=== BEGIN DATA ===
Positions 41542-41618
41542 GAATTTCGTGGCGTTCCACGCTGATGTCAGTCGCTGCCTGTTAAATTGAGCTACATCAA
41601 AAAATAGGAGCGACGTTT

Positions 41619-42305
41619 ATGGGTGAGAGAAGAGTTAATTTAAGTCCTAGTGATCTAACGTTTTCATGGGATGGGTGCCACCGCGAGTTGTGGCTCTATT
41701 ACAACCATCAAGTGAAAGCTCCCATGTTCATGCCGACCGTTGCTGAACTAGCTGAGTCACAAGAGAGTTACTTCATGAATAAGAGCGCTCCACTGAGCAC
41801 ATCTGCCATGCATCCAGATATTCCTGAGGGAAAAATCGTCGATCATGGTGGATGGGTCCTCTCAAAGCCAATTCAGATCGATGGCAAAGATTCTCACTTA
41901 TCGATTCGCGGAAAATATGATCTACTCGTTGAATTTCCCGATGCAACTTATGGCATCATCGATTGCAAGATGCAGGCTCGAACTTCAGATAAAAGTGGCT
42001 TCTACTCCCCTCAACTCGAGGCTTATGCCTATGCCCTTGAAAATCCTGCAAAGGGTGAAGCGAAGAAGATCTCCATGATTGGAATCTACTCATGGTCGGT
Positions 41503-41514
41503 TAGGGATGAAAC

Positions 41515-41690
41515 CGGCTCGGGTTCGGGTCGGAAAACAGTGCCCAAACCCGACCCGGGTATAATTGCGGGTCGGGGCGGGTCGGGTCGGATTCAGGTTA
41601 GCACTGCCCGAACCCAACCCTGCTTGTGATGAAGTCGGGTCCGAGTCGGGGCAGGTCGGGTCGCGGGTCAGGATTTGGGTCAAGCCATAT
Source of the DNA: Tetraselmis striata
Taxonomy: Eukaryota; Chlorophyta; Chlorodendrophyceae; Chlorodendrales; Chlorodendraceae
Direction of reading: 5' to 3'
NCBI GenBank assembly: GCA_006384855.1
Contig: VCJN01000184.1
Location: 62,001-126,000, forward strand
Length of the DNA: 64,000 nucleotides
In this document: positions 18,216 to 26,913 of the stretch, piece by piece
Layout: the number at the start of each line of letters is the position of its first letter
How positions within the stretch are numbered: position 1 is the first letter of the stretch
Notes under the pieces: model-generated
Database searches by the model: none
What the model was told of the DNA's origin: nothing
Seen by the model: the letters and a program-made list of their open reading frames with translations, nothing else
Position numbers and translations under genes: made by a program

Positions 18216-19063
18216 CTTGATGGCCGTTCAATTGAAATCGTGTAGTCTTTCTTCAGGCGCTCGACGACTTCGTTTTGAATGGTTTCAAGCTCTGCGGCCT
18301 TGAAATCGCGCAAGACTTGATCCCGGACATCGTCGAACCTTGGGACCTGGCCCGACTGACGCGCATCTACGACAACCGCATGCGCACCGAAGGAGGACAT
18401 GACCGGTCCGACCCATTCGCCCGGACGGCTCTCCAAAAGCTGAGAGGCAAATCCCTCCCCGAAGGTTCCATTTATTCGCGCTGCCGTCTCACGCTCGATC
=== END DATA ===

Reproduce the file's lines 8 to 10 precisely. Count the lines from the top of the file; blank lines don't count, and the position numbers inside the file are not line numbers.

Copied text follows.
41901 TCGATTCGCGGAAAATATGATCTACTCGTTGAATTTCCCGATGCAACTTATGGCATCATCGATTGCAAGATGCAGGCTCGAACTTCAGATAAAAGTGGCT
42001 TCTACTCCCCTCAACTCGAGGCTTATGCCTATGCCCTTGAAAATCCTGCAAAGGGTGAAGCGAAGAAGATCTCCATGATTGGAATCTACTCATGGTCGGT
Positions 41503-41514